Danzer/Siforco’s record of adhering to their agreements in Congo certainly raises questions about their environmental practices as well as their corporate social responsibility in cutting the hardwood in the Congo basin rainforest. Do we want to entrust the “lungs of the earth” to their stewardship?



Rainforest Photo Gallery


Forest and Congo River (or part of it!) at Mbandaka

The Equator Province is the greenest swath on the map of the Congo.  The Province does not have the diamonds, gold, copper, cobalt and other rare metals of the eastern, central and southern provinces.  It is the poorest and least developed of the Congo’s provinces. It is the Congo’s Mississiippi.

Dense tropical rain forest covers much of the Province.  One flying into Mbandaka for the first time might wonder if anyone lives along the great river pilots follow on their way to Mbandaka, the provincial capital.  Congo’s rain forest of the Equator Province was described unforgettably by Joseph Conrad in The Heart of Darkness after his Congo travels in 1890:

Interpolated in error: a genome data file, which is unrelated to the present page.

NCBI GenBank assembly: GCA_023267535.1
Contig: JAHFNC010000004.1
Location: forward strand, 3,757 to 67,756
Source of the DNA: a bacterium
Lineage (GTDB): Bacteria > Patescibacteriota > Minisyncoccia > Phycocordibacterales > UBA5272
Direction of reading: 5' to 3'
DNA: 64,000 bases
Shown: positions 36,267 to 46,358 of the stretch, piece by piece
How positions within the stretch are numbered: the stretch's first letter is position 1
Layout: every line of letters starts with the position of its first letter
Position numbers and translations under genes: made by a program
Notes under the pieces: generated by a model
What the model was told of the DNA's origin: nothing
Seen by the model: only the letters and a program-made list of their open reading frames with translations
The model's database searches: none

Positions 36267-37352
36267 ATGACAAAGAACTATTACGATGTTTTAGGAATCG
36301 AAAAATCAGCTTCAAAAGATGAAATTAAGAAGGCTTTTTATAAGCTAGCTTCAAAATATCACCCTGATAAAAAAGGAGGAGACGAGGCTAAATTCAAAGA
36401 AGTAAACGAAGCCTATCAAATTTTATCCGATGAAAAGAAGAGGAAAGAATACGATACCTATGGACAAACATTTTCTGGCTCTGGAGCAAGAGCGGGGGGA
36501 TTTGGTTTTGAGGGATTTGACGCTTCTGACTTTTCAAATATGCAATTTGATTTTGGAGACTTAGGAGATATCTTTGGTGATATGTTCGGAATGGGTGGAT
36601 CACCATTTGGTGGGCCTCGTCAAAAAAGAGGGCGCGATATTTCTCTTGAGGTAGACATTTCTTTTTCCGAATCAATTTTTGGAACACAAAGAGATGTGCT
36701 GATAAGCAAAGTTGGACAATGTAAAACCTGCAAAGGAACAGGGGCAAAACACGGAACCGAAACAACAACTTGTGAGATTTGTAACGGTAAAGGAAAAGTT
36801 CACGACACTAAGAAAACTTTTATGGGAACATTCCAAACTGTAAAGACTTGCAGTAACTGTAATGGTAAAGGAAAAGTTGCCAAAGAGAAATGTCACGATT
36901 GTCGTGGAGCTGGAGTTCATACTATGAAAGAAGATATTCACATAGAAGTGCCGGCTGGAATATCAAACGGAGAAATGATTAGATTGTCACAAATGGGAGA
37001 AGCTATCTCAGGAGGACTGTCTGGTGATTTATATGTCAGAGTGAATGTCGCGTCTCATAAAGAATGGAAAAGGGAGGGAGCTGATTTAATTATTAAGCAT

“Going up that river was like travelling back in the earliest beginnings of the world, when vegetation rioted on the earth and the big trees were kings.”  (The Heart of Darkness and The Congo Diary, Penguin edition, p.59)

After his own travel up the Congo River in 1925, French writer Andre Gide wrote, “I am rereading The Heart of Darkness for the fourth time. It is only after having seen the country that I realize how good it is.” (Travels in the Congo University of California Press, 1962, pp. 292-293)  Forty years into Belgian rule in Congo, Gide was concerned about the effects of deforestation in Equator Province.  “I am inclined to think that this continual deforestation, whether it be systematic and deliberate or accidental, may bring about a complete modification of the rain system.” (p. 58)